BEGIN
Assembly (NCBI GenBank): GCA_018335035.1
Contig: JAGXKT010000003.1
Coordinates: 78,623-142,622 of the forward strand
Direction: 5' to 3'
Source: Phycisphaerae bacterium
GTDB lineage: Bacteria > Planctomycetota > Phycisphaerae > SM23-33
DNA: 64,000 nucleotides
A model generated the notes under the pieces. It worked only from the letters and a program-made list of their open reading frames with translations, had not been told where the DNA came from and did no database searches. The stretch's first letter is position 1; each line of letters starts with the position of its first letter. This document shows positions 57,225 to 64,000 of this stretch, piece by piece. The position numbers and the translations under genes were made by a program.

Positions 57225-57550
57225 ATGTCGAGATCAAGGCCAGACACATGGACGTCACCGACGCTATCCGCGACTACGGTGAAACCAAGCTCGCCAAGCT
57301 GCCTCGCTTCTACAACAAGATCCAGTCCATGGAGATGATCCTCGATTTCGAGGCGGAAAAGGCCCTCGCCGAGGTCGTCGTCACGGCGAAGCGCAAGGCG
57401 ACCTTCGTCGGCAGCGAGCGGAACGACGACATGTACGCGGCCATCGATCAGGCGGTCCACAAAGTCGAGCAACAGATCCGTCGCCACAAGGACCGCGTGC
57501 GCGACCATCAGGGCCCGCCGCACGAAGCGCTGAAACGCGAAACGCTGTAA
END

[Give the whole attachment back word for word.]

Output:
Assembly (NCBI GenBank): GCA_018335035.1
Contig: JAGXKT010000003.1
Coordinates: 78,623-142,622 of the forward strand
Direction: 5' to 3'
Source: Phycisphaerae bacterium
GTDB lineage: Bacteria > Planctomycetota > Phycisphaerae > SM23-33
DNA: 64,000 nucleotides
A model generated the notes under the pieces. It worked only from the letters and a program-made list of their open reading frames with translations, had not been told where the DNA came from and did no database searches. The stretch's first letter is position 1; each line of letters starts with the position of its first letter. This document shows positions 57,225 to 64,000 of this stretch, piece by piece. The position numbers and the translations under genes were made by a program.

Positions 57225-57550
57225 ATGTCGAGATCAAGGCCAGACACATGGACGTCACCGACGCTATCCGCGACTACGGTGAAACCAAGCTCGCCAAGCT
57301 GCCTCGCTTCTACAACAAGATCCAGTCCATGGAGATGATCCTCGATTTCGAGGCGGAAAAGGCCCTCGCCGAGGTCGTCGTCACGGCGAAGCGCAAGGCG
57401 ACCTTCGTCGGCAGCGAGCGGAACGACGACATGTACGCGGCCATCGATCAGGCGGTCCACAAAGTCGAGCAACAGATCCGTCGCCACAAGGACCGCGTGC
57501 GCGACCATCAGGGCCCGCCGCACGAAGCGCTGAAACGCGAAACGCTGTAA